Adding a ventilation fan is one of the most important additions to a conversion, and we strongly recommend that all conversion vans have some way of ventilating their space. The forced air approach is the most effective way of doing this that creates air circulation, prevents condensation, and controls temperature.

Creates air circulation

Have you ever walked into a bedroom that has had the door and windows closed, and it feels stale inside? That’s how these vans feel without air circulation. Add in cooking, sleeping, and dirty gear, and you’re quickly finding yourself in an uncomfortable space. Circulating the air inside leaves the van feeling fresh and clean, and happy place to come back to after a fun day of adventure.

If you follow Feng Shui design principles, air circulation also helps in clearing stagnant energy and re-energizing your van.

Prevents condensation

Condensation is a van conversion’s worst enemy. It will re-tack adhesives, expand and contract wood, and may lead to the growth of mold. First and foremost, condensation is something that you want to take into consideration through out your project, the fan is just one step. Read our blog post on reducing condensation in your space for more information.

Controls Temperature

Adding a ventilation fan is not an air conditioning unit, but it will help by pulling cooler air from outside through your van. You can also use the option of blowing air into the van.


Most vans have two options, in the front of the van or towards the rear of the van. With a smaller van, you may have only one option, or may look into a smaller vent.

We generally recommend placing the fan towards the rear of the van. There are a couple of instances where we would make an exception to this, or add a second fan, but this is rare.

By placing the fan in the rear of the van, you slightly crack your front door windows, and the fan will pull fresh air through the van and out, giving you a continuous supply of fresh air. We also like to install an air filter fan underneath the van, which pulls cool air from under neath the van into the cabin. Combined with the vent fan installed in the rear, it circulates clean air through the van, and out the roof vent.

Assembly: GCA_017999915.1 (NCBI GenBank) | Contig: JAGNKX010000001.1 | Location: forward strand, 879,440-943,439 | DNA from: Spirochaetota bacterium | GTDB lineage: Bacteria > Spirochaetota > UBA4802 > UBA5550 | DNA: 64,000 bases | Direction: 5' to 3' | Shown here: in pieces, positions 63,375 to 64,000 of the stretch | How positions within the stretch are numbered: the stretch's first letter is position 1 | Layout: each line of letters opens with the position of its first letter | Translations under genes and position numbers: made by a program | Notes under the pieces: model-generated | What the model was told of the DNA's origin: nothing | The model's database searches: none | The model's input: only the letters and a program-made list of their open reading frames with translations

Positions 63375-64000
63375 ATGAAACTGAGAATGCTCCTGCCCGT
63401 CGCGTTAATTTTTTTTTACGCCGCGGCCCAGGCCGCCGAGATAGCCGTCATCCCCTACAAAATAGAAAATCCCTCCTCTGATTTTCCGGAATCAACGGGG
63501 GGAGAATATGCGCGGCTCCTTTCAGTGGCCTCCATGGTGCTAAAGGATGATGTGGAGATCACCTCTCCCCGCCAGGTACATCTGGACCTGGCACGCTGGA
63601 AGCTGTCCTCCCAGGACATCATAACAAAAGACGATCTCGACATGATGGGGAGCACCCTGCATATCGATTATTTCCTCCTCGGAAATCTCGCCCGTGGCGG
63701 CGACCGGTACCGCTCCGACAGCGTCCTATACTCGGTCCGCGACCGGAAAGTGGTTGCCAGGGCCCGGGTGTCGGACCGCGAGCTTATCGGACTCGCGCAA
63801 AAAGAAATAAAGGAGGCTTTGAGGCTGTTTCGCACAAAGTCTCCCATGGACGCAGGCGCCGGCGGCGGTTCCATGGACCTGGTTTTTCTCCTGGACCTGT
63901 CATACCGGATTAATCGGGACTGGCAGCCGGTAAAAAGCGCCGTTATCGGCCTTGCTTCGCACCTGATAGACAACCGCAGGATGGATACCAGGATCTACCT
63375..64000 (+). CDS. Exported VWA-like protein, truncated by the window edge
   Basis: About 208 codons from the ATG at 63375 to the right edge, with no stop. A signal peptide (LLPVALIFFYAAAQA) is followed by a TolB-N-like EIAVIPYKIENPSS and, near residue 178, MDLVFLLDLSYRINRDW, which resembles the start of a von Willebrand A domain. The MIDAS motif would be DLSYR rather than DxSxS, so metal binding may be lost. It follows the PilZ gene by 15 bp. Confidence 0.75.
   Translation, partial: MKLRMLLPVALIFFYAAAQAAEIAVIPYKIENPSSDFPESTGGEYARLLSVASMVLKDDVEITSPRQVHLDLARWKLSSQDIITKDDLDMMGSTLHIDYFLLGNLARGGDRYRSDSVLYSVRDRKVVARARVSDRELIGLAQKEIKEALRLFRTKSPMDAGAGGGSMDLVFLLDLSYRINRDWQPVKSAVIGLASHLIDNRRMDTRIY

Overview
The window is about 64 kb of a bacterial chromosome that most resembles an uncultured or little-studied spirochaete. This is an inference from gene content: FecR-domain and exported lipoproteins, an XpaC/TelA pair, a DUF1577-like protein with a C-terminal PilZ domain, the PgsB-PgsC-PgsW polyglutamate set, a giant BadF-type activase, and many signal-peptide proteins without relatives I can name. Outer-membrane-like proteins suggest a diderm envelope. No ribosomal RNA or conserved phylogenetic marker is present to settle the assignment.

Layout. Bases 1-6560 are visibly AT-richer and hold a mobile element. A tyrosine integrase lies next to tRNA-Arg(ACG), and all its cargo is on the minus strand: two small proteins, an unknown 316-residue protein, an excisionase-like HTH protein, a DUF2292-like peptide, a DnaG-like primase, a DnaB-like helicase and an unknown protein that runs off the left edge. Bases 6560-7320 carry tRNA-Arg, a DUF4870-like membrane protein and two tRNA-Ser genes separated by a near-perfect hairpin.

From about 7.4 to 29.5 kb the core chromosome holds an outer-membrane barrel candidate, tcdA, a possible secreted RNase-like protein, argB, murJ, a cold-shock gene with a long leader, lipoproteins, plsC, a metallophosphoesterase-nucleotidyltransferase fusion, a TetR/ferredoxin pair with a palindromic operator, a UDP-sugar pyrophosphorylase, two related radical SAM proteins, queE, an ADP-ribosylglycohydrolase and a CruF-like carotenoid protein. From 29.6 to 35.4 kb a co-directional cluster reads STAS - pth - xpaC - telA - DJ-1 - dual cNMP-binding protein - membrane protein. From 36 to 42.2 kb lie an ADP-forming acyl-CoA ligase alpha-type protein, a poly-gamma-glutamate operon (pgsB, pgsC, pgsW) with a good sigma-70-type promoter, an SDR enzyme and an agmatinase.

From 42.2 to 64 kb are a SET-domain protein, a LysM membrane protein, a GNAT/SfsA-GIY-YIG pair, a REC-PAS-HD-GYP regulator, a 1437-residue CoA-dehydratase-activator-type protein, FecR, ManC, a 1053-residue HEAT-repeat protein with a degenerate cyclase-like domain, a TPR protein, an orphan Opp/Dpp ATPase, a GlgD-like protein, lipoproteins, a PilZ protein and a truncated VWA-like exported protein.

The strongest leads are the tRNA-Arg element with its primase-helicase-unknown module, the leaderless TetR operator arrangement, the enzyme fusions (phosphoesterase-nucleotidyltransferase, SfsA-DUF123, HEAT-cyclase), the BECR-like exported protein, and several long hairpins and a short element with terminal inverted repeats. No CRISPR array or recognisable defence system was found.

If your kitchen is inside the van, we may recommend a second smaller fan over the kitchen area to work as a range. Having multiple fans installed on the roof  cuts down your space for solar power, so you will want to have a good understanding of your power needs before installing two fans.

A disadvantage to having the fan up front is that there is some road noise associated with the fan so close to the captain’s chairs. Strawfoot Handmade offers insulated fan covers for a select few models that can help with this.


We recommend the Maxxair fan 6200k. This is the manual option, as we have found the computer in the deluxe, remote version is a little bit more temperamental- and when you need your fan, that’s not something you want to worry about. With 10 speeds, this fan gives you more control over circulation opposed to other fan options. The largest reason we recommend this fan is for the fan shroud- it has a waterproof shroud and can be open while driving, so you never have to worry about if you closed it or not.

If you have any questions about this model, choosing a vent fan, or would like to have a fan installed in your camper van, feel free to reach out to us!

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